When and Where Mormon Wrote the Book of Mormon

The Book of Mormon only contains three short passages that discuss Mormon’s efforts to abridge and compile the book itself. Two of these passages were written while the book was being created. The third was among Mormon’s final words to us, apparently written as an addendum or postscript after the main body of his writing had been finalized.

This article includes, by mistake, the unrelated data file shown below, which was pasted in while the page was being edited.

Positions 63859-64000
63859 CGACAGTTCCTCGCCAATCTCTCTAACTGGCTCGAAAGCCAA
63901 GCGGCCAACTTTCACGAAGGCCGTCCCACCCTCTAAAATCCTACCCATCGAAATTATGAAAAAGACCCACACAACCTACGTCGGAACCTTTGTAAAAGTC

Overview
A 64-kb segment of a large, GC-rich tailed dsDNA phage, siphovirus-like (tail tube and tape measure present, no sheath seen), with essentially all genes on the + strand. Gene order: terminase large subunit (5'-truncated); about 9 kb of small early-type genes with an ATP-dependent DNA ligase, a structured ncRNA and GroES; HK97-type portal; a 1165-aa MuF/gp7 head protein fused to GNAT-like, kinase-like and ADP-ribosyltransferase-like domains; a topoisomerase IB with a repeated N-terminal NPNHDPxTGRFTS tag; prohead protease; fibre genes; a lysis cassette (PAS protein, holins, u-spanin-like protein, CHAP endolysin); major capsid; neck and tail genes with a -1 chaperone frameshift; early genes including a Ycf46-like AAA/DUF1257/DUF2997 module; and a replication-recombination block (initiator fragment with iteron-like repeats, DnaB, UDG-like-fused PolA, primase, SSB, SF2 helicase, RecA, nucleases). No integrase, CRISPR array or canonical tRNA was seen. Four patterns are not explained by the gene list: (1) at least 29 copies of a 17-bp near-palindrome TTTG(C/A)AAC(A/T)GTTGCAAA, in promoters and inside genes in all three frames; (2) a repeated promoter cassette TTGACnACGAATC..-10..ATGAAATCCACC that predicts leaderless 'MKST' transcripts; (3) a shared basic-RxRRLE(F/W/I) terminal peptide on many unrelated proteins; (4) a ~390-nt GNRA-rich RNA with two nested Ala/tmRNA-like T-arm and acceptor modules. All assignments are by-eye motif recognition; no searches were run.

Our first glimpse into Mormon’s authoring experience appears in Words of Mormon. This small book within the Book of Mormon was written after Mormon had already completed a significant part of his abridgment. That initial abridgment effort covered more than four and a half centuries of history—from the time Lehi left Jerusalem until the time of King Benjamin. However, that part of Mormon’s abridgment isn’t found in our Book of Mormon. Joseph Smith translated that part, and then entrusted the manuscript of its translation to his scribe Martin Harris. Unfortunately, the manuscript was lost (see Doctrine and Covenants 3). After Mormon had completed this significant part of his abridgment, He used an aside in Words of Mormon to tell us, his latter-day readers, what he had done so far and what he was doing then. He says that “after [he] had made an abridgment from the plates of Nephi down to the reign of … king Benjamin,” he discovered among the historical records a “small account of the prophets from Jacob down to the reign of this king Benjamin, and also many of the words of Nephi” (Words of Mormon 1:3. All Book of Mormon quotations are from Royal Skousen, ed., The Book of Mormon: The Earliest Text [New Haven, CT: Yale UP, 2009]). It appears that Mormon had been unaware of this small, already ancient record until after he had abridged the portion of the large plates of Nephi that relate to the same time period. After Mormon became acquainted with this unique account, he considered the prophecies written there so precious that he chose to include that account—in its entirety—with his own record (see Words of Mormon 1:6 and the author’s prior post, “Understanding Words of Mormon”). That small account now comprises the first six books in our Book of Mormon. Mormon then resumed his work on the balance of his abridgment, but with a new focus—to emphasize the prophecies he had discovered in that small record (see Words of Mormon 1:5-9).